Discover what happens on Christmas day in Italy: food, meals, and traditions.
Christmas Day in Italy is a day of family gatherings, food, gifts opening, religious traditions, card games, movies, and city walks.
You’re about to find out what happens on Christmas day in Italy, at least in the majority of households.
Christmas Day morning
The first Italian Christmas Day tradition is to wear cute pajamas and have breakfast with the family: Pandoro or Panettone leftovers dipped in a foamy cappuccino or latte macchiato. Try making pandoro French toasts if you dare!
In some parts of Italy, Christmas gifts are given on the 25th morning (and not at midnight of the 24th), as if it was baby Jesus that delivered them, during the night. In some Northern Italy places, St Lucia is the gift bearer. She visits children on the night of December 12th. Kids leave a cup of tea for her, and a plate of cornflour (or a carrot) for her donkey.
The religious members of the family, too cold or lazy to assist to the midnight mass, will go to the morning or the noon mass. All the others will sluggishly help reorder the house or play with the children’s new toys.
Christmas Day lunch
After the “poor” fishy Christmas Eve, Italians are ready to welcome meat to their tables again.
So expect anything from tortellini (in broth) to lasagne, from stuffed Cappone (castrated domestic cock, usually stuffed with sausages, prunes, chestnuts, and herbs) to roast pork or rabbit.
Of course, before that, a cheese board or a charcuterie plate with prosciutto, pancetta, lard, and salami will welcome you to the table.
Of course, there’s going to be something sweet to end the feast: another Panettone or Pandoro, but also torrone, strudel, cannoli, struffoli, cookies, and cakes.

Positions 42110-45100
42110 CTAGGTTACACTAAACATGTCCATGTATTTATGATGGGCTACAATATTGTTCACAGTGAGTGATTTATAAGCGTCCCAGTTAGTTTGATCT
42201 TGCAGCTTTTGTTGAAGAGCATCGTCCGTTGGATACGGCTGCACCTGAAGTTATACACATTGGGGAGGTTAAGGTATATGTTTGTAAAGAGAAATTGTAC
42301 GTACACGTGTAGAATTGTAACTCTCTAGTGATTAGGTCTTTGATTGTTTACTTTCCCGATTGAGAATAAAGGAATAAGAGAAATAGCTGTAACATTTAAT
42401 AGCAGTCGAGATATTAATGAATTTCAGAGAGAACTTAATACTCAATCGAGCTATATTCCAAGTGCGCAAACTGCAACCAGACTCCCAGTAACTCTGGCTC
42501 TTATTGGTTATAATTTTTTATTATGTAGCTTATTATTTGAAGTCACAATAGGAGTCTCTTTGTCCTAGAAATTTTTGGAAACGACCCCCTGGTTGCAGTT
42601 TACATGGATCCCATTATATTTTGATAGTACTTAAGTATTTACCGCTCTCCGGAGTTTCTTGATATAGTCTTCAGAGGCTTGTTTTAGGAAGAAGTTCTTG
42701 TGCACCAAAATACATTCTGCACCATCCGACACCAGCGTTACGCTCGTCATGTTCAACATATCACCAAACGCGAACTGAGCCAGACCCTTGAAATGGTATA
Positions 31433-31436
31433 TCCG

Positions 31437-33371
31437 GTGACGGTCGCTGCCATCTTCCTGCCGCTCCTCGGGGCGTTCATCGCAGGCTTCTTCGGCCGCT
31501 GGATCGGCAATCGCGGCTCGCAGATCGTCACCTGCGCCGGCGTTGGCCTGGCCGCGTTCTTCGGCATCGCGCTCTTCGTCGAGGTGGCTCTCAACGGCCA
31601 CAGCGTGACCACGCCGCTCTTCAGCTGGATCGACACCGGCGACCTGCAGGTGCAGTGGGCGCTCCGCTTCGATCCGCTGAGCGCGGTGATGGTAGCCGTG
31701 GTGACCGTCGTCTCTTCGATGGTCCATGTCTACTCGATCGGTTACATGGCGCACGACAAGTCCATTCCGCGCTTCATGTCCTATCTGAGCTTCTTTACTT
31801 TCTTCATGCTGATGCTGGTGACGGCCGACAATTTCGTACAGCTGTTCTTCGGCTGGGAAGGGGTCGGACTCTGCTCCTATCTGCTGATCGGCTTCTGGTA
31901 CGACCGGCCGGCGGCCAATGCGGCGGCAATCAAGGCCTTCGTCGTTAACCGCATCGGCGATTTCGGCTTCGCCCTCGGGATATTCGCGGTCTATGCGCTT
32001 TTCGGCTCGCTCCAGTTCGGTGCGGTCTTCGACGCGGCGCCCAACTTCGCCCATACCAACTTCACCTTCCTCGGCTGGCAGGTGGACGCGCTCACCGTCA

IF you have dinner, it’s usually leftovers or a light broth.
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Italian Christmas Day traditions
After the strenuous digestion (supported by a tiny glass or two of amaro or limoncello), there are a few afternoon traditions:
- go back to card games (Mercante in Fiera) and Tombola (bingo);
- sprawl on the couch and watch a Christmas movie;
- go for a walk in a beautiful spot in the city. In Rome, for example, there’s the extra-crowded Piazza Navona, or the 100 Cribs exhibition (an art show of 100 artisanal Cribs from Italy and the rest of the World). In the piazzas and the streets, you’ll meet people, and find fair stands with games, treats, and various entertainers, like Zampognari. If you want to be alone and rest a bit, there are a lot of parks and villas to go for a walk.
- go to the movies (or the opera, if that’s a lucky year!), but this is something you must have planned: unless you book a few days, or weeks, in advance, you’ll never find tickets!
Enjoy your Christmas day in Italy and spread some love!